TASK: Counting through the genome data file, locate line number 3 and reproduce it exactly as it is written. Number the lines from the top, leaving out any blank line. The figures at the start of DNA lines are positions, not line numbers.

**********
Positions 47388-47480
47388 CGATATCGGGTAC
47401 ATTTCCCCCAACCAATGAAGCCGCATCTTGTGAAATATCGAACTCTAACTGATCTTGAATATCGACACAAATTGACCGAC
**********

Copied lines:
47401 ATTTCCCCCAACCAATGAAGCCGCATCTTGTGAAATATCGAACTCTAACTGATCTTGAATATCGACACAAATTGACCGAC